It's terrific when used as a cruising convertible, with a three-quarter rear lounge that faces another drop-down lounge on the rear of the wheelhouse and a drop-down walkway through the starboard side. Lifting the lid on this walkway reveals a livebait tank with aerator, but the plumbing system might not work successfully on larger slimies or yakkas that need constant recirculation.

Yet again, this a good base that could be modified by a more serious fisho if that's your bent, and it will double as an extra icebox for those who don't want to bother with all the smelly fish stuff.

Beneteau has approached the outboard well with another new idea. Since the seat base is moulded right across the transom, the lounge backrest impedes the tilt arc of the outboard, resulting in a unique tilting backrest that folds forward into the cockpit. Not a bad idea, but like most new things it takes a little getting used to and it's only needed when full tilt is required for trailering or storage. A four-spot stainless vertical rod rack currently sits atop, but I'd ditch it in favour of a removable baitboard and snapper racks (it's a Victorian thing). I'd then install a proper rocket launcher on the spacious roof.

Access to the water is via a small moulded step on the port side with a fold-down stainless ladder for convenience.


Can the French design a solid, soft-riding yet stable seagoing vessel? The answer, happily, is yes.

During our test the conditions in Victoria's Port Phillip Bay were trying, to say the least, with plenty of wind and severe chop. It was comforting to have such a high bow when running down wind and the full beam lifted the nose very well.

We travelled downwind at a comfortable and fuel efficient 22.4kts (41.5kmh) at 4600rpm. Our extremely quiet ride was the result of four factors: the hull design and efficiency; the quality construction, including balsa core; the fully enclosed wheelhouse; and the smooth Suzuki 200hp four-stroke engine.

The hull has hard chines running forward to the full bow and it understandably came down a little hard on occasion, throwing plenty of water off the sides, but it travelled with the confidence of a seaworthy craft - and we weren't holding back.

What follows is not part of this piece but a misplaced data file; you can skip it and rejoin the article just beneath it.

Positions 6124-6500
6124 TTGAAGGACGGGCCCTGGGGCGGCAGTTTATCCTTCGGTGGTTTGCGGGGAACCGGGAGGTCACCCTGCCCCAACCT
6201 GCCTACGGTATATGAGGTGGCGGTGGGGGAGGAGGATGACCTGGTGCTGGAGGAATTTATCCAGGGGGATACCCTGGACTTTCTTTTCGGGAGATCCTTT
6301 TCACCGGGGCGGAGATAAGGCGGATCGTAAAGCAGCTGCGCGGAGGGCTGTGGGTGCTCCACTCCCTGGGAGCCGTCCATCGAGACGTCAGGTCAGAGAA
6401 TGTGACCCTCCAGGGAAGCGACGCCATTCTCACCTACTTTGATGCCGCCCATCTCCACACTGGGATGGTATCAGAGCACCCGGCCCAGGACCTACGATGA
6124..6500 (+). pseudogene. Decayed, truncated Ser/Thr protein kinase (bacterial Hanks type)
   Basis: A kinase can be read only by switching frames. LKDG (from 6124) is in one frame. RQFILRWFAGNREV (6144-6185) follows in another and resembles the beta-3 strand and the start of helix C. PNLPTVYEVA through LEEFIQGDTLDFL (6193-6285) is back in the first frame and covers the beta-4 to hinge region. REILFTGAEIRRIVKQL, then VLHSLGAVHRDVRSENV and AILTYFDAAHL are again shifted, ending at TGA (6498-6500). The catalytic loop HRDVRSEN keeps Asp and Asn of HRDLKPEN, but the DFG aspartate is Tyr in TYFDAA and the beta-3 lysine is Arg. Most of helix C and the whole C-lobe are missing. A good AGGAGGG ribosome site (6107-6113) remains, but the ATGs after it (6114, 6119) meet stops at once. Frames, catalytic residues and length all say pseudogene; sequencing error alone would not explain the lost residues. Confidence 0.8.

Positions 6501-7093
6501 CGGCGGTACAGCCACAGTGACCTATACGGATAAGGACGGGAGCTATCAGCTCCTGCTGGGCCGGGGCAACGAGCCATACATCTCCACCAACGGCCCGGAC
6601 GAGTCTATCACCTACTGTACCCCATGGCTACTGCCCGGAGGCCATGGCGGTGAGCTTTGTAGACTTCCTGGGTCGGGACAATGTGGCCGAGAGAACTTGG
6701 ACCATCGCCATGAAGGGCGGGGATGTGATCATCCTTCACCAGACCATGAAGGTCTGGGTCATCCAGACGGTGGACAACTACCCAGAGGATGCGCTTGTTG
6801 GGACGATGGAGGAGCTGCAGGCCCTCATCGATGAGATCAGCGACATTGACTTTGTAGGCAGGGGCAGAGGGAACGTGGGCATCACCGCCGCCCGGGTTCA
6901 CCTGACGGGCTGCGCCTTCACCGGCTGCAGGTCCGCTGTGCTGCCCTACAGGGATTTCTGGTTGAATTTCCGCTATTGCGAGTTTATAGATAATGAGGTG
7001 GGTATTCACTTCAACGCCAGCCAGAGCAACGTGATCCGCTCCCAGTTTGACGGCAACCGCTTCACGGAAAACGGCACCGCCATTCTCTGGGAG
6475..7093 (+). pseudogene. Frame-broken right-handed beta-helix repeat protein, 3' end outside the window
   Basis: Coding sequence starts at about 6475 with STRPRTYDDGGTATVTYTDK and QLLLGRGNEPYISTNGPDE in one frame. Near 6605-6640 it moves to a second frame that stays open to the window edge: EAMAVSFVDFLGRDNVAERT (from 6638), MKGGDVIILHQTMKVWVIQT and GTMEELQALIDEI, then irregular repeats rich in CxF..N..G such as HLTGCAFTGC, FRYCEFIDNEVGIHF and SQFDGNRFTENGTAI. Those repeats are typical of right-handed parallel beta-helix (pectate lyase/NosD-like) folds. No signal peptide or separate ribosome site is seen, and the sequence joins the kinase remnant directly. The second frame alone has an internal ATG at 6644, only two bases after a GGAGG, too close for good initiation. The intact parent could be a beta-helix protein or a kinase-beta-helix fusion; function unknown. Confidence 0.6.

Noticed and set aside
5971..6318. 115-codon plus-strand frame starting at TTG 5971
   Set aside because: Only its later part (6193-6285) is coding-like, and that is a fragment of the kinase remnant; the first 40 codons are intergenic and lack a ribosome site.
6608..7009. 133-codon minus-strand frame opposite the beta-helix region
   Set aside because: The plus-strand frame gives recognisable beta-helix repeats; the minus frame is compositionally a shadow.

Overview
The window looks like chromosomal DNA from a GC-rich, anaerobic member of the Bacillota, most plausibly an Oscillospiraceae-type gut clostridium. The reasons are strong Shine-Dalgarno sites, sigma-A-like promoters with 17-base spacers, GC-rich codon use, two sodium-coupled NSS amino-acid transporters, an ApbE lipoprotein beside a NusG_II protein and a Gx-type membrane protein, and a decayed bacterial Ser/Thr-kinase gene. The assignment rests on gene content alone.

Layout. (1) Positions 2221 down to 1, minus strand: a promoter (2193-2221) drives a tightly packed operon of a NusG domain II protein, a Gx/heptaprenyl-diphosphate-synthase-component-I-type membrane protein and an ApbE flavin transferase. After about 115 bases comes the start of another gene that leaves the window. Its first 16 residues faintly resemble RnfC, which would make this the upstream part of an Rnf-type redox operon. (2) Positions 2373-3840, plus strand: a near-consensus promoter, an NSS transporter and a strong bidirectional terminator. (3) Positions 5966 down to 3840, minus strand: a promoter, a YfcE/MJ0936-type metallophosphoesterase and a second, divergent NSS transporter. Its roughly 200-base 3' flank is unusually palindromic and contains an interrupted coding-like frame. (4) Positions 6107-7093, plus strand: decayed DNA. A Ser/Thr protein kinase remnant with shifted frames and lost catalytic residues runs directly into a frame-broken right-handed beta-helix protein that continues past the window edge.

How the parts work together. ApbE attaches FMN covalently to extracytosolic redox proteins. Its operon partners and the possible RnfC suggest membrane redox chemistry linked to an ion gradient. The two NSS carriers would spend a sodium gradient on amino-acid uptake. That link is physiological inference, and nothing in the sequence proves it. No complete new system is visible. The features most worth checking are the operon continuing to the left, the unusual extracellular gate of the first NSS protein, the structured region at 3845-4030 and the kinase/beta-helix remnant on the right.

The Barracuda has a surprisingly shallow 12° deadrise, which supplies quite a solid ride with minimal banging or crashing. We pushed the boat pretty hard and came up roses. There were no trim tabs fitted, nor were they needed, even in a side-on or quartering sea.

On our way back up to the Yarra we pushed into a solid 20kt headwind with a cabin full of photographers and me sitting on the fold-up seat behind the cabin. The fact I travelled the full distance sitting down while we did about 25kts (46kmh) into the head sea speaks volumes for the boat's capabilities. She certainly loves the lower and mid-range, but doesn't mind spreading her wings and flying across the swell.

The big Suzuki 200hp four-stroke is a smart engine selection for the Barracuda 7. It performs with plenty of torque right through the rev range - exactly what's needed for this style of boat. It lifts onto the plane quickly and with a minimum of noise or fuss and holds planing speeds well with the torque. Open her up to a top speed of around 30kts (55.5kmh) at 5500rpm (not WOT, but the best we could get in the blustery conditions) and you will meet your mates at the Continental Shelf not far behind some of our more commercial-style offshore weapons.


Would I own one? Yes I would. This package is a bargain at the special promotion price of $103,700 (as tested). Of course, you will have to add a trailer to the package and that could be an extra $15,000 for a gal rig with breakaways or maybe upwards of $16,500 for lighter aluminium alternatives.

You also have to remember the boat's 2.68m beam means wide-load towing requirements. Racking or mooring are also alternatives.

I loved the European styling combined with the traditional trawler influence. I was also a huge fan of the walkaround wheelhouse and full-width bow. I could easily make the cockpit and transom layout work for me with some custom rod holders and cutting boards, but above all I felt really secure with the big high sides and stability.

For me, it's great to find this real point of difference in the trailerboat market. It may not be for everyone, but I feel sure the Beneteau Barracuda 7 will find many more admirers to join me.


20.5kts (38kmh) @ 4150rpm - will travel at this speed all day

22.4kts (41.5kmh) @ 4600RPM - quiet and comfortable

27kts (50kmh) @ 5000rpm - engine feels really good with a nice note

30kts (55.5kmh) @ 5500rpm - no need to ever go harder

32.5kts (60.1kmh) @ 5700rpm - WOT (probably get a little better in calm)





Price as tested: $103,700 (introductory special)

Options fitted: Suzuki 200hp four-stroke; in-shore safety equipment; mooring / anchoring kit; folding cockpit bench seat; rod holders; livebait tank; electric deck wash; night lights on floor deck; forward cabin cushions; multi-function display C97 GPS / fishfinder.Boat is equipped with Elegance 2013 trim level which includes sliding wheelhouse hatch with blackout blind, interior curtains, second windscreen wiper and washer, anchor bow fitting, 700W electric windlass, 42L refrigerator, water system and cockpit shower hose.

Priced from: $112,000


Type: Walkaround wheelhouse planing hull

Material: Fibreglass

Length: 7.39m

Beam: 2.64m

Weight: 1877kg (dry)

Deadrise: 12°


People: 8

Rec. HP: 150-200

Max. HP: 206

Fuel: 200L

Water: 100L


Make/model: Suzuki DF200

Type: DOHC 24-valve multi-point sequential electronic fuel injected V6

Weight: 268kg

Displacement: 3614cc

Gear ratio: 2.29:1

Propeller: Suzuki 15.75x19in





JW Marine

Shop A, 831 Bourke Street


Victoria 3008

Tel: (03) 3629 8884

Web: www.jwmarine.com.au

Originally published in TrailerBoat #293, April 2013.